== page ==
This picture has been somewhat intriguing to me. It has a particular aspect: it places the observer’s point of view in extreme evidence. The river water is almost at the level of the observer’s eye. In this sense I find very important the tuft of grass in the lower left: it is the grass that enters the field of view of the observer who is there, sitting on the grass. I mean, that grass tells me “You are there, you are sitting there, you are part of the landscape, because you are inside it”. It may also be because I spent long hours of meditation in similar environments and what I saw was very similar to this: the tuft of grass entering the perspective from under the eyes, inadvertently, the placid elements, the water almost at eye level. I would say that the real object of this painting is not the landscape, it is the observer. This painting is almost a mirror for the viewer. Other landscape paintings have the landscape as object, they are like postcards; here the landscape refers entirely to the subject, to me that I am looking at.
Another aspect that I notice is that in this picture no element makes a fuss, that is, it forces itself to attention. The sun above looks shy, as to say that it doesn’t want to disturb. The saplings express modesty, they do not intend to capture attention with flashy branches or particular shapes. This is called balance and is one of the qualities that is most difficult to achieve in any kind of artwork. Instead, I find the reflections accentuated, compared to what one would expect from a painting inspired by reality; but here I see a play on words, as if the artist was telling me: thinking is important; the reflection refers me to my unconscious, to what is under and within water.
I also see a vague presence of the dark, of evil, but very disguised: the mountains on the right from a rational point of view are mountains, because they are on the ground, but in the way they are kneaded they look like clouds swollen with angry bad weather; but reason does not notice it, because it sees that they are at the bottom and therefore considers that they are mountains. It is no coincidence that they are opposed to the timid sun, as evil is opposed to good.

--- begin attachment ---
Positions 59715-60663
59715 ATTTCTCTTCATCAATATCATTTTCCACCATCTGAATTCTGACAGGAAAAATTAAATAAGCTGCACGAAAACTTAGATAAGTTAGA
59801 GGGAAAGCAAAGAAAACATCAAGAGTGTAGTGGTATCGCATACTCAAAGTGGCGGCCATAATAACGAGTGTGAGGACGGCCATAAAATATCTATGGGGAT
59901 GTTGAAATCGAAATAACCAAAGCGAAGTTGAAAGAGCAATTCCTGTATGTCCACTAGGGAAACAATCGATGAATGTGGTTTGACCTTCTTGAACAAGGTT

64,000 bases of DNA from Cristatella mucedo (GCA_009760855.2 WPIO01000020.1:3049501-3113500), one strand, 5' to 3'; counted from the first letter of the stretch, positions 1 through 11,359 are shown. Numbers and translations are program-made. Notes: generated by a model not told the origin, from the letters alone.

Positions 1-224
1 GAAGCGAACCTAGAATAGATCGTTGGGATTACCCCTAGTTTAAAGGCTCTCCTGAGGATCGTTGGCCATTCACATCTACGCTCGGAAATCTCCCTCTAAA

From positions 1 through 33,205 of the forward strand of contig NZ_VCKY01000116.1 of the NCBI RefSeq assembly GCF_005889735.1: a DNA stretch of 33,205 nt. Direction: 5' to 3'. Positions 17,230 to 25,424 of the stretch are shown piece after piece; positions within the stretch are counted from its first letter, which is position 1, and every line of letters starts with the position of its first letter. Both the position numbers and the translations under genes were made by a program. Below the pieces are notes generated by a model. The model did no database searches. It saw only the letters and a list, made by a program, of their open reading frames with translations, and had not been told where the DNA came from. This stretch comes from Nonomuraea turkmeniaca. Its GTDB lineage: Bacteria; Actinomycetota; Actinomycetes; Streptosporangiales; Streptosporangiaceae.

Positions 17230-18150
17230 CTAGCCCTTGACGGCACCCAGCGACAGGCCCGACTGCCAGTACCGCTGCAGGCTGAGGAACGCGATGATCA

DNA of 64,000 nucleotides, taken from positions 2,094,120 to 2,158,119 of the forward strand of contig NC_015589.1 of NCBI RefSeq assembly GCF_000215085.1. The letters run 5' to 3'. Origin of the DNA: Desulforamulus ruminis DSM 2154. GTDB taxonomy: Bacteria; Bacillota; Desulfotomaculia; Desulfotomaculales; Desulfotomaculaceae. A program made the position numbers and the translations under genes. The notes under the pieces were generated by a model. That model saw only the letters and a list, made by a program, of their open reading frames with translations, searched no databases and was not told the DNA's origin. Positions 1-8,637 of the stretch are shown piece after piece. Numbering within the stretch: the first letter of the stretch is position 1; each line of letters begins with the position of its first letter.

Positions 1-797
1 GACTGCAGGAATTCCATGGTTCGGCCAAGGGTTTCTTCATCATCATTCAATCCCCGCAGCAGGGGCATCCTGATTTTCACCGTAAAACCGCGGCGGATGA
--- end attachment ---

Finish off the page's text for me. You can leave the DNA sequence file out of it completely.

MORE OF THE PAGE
Two main colors stand out: the green of the vegetation and the orange, which can be of sunrise or sunset. The green is quite unbalanced towards a dark warm that connects to the orange of the sunset; even the orange is not very bright: we have colors that do not intend to be invasive, they don’t want to draw attention, but they have every intention of contributing to silence.
The clouds at the top, despite being actually light, for their color, for the shape, for the impression they give of running downwards, towards the head of the spectator, look like threat, they seem ghosts coming out of an unknown world to bring bad news.
The complex, however, appears to be soothing, especially for that allusion at the bottom, far away, who knows what lies beyond that curve of the river, certainly hopes, possibilities of other unknown silences.